No U.S. health agency has yet advised the public to reduce RF exposures.

Even after two large animal studies —by the U.S. National Toxicology Program (NTP) and Italy’s Ramazzini Institute— presented clear evidence of a cancer link last year, the WHO has remained silent; ICNIRP responded by calling both animal studies unconvincing.

Now comes the Annual Review of Public Health, which on January 11 posted a paper by five leading epidemiologists who posit that, after a systematic review of all the human studies, they don’t see an elevated cancer risk. The takeaway is that the IARC classification was a mistake.

March 22, 2018

Partial results of the Ramazzini Institute’s RF–animal study, which show a statistically significant increase in tumors in the hearts of male rats exposed to GSM radiation, were officially released today. They appear in Environmental Research, a peer-reviewed journal.

As we reported last month, the Ramazzini finding of Schwann cell tumors —called schwannomas— in the rat hearts is consistent with a similar finding by the U.S. National Toxicology Program (NTP) in a $25 million RF project.

In an interview with Microwave News, Fiorella Belpoggi, the senior author of the new paper and the director of the Ramazzini Institute’s Research Center in Bologna, Italy, offered her views on the new results, the parallels with those of the NTP and the implications for IARC’s designation of the cancer risk of RF radiation.

August 18, 2016

“Increasing Incidence of Thyroid Cancer in the Nordic Countries with Main Focus on Swedish Data,” BMC Cancer, July 7, 2016.

New from Lennart Hardell’s group in Sweden. “With the emergence of the smartphones in the mid and late 2000s, the internal antenna location started to shift from the top of the phone to the bottom of the phone.” This would entail greater RF exposure of the thyroid gland than earlier phones. (Open access) … In a report issued on August 18, IARC maintains that, “the growing epidemic of thyroid cancer reported in recent decades in several high-income countries is largely due to overdiagnosis.” Read the IARC press release here. We asked Hardell whether the IARC analysis changed his outlook on the possible role played by smart phones. “No,” he replied.

June 25, 2015

Lancet Oncology, the journal which published the official announcement of IARC’s decision to designate RF radiation as a possible human carcinogen, has issued a correction to the conflict of interest (COI) statement it had included for...

March 13, 2015

The RF–cancer story took a remarkable turn a few days ago. A new animal study challenged many of the assumptions which lie at the heart of claims that RF radiation —whether from cell phones, cell towers or Wi-Fi— are safe.

The new study, from Germany, a replication of an earlier experiment, also from Germany, found that weak cell phone signals can promote the growth of tumors in mice. It used radiation levels that do not cause heating and are well below current safety standards. Complicating matters even further, lower doses were often found to be more effective tumor promoters than higher levels; in effect, turning the conventional concept of a linear dose-response on its head.

October 20, 2014

Some leading epidemiologists have been saying that cell phones don’t pose a brain tumor risk because cancer rates are not going up. Now comes word that Swedish cancer registry data are in disarray and official statistics may be masking a disquieting trend.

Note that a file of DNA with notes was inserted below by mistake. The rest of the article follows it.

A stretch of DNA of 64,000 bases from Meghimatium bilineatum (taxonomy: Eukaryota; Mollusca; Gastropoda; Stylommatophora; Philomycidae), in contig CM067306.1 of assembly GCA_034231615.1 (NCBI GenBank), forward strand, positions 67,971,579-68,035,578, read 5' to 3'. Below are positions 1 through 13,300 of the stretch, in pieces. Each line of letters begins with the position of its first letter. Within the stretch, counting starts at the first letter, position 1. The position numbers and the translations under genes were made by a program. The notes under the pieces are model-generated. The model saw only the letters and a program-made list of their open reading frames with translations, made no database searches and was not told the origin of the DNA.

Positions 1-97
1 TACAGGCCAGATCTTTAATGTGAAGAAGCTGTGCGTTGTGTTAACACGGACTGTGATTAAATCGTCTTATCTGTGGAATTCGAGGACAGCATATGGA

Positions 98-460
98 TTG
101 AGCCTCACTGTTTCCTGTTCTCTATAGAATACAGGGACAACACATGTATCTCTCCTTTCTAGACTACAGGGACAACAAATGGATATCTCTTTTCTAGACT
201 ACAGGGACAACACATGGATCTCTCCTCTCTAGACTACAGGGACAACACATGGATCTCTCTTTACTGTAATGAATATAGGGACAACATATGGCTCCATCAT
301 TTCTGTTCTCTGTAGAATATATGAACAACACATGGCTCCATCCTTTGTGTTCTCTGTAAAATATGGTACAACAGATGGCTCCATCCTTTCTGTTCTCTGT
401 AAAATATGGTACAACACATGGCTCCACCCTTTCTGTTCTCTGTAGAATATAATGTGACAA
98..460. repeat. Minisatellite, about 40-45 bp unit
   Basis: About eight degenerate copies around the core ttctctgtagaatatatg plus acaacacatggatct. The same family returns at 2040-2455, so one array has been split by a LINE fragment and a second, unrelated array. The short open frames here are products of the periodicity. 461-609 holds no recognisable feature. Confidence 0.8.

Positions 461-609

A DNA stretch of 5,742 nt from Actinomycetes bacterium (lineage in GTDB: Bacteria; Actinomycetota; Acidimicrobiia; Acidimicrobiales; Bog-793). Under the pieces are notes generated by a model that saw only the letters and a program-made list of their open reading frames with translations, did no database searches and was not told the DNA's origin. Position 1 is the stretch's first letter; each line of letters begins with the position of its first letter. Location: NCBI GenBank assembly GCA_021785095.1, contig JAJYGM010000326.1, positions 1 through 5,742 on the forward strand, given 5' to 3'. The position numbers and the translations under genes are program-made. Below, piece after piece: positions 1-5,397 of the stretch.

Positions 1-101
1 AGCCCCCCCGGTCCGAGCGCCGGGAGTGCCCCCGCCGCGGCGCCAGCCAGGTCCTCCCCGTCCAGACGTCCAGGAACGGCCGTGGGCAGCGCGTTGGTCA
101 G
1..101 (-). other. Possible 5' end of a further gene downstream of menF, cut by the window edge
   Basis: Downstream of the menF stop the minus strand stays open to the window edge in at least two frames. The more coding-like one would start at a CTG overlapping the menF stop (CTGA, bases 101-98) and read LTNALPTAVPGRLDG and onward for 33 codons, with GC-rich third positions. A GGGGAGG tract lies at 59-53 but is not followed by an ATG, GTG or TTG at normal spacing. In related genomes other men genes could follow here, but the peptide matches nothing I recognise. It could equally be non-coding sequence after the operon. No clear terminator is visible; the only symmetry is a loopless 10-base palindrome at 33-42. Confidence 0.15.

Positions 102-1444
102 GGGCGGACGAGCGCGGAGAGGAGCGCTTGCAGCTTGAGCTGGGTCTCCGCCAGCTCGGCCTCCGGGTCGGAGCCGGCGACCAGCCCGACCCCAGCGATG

Since 2008, there has been a close to 30% increase in patients with a brain tumor of an “unknown nature” and that increase is not reflected in the national cancer registry, according to a new analysis by...

December 13, 2013

Just over a year ago, the Danish Cancer Society (DCS) issued a news advisory with some alarming news: The number of men diagnosed with glioblastoma, the most malignant type of brain cancer, had doubled over the last ten years. Hans Skovgaard Poulsen, the head of neuro-oncology at Copenhagen University Hospital was quoted in the release as saying that this was a “frightening development.”

At the time, Christoffer Johansen, a senior researcher at the DCS told us: “I think the data is true and valid.” And Joachim Schüz, a long time collaborator of Johansen’s at the DCS who is now at the International Agency for Research on Cancer (IARC) in Lyon told Microwave News that the news was “indeed a concern.” He said that he could not explain it. (See our report here.)

After that, there was silence.

April 19, 2013

The International Agency for Research on Cancer (IARC) has released its detailed evaluation of the cancer risks associated with RF radiation, which serves as the rationale for designating RF as a possible human carcinogen.

The IARC monograph comes close to two years after an invited panel of experts from 14 countries reached this conclusion following an eight-day meeting at IARC headquarters in Lyon, France (see our...

January 15, 2013

“Cancer Risks Related to Low-Level RF/MW Exposures, Including Cell Phones,”

by Poland's Stan Szmigielski, posted online by Electromagnetic Medicine and Biology, on January 15, 2013: "[S]o far, the published studies do not show that mobile phones can increase considerably the risk of cancer. This conclusion is backed up by the lack of a solid biological mechanism, and the fact that brain cancer rates are not going up significantly. However, all of the studies so far have weaknesses, which make it impossible to entirely rule out a risk."

March 18, 2012

IARC has closed the book on the Interphone project, its study of mobile phone tumor risks. A couple of days ago, the cancer agency quietly issued a final report, stating that its work "has now been formally completed." The report, though dated October 3, 2011, was released on March 16th.

March 9, 2012

A new analysis from the U.S. National Cancer Institute has found that the rates of brain tumors (glioma) in the United States are inconsistent with the results of Lennart Hardell’s group in Sweden. The NCI team, led by Mark Little, does allow that “the U.S. data could be consistent with the modest excess risks in the Interphone study.’’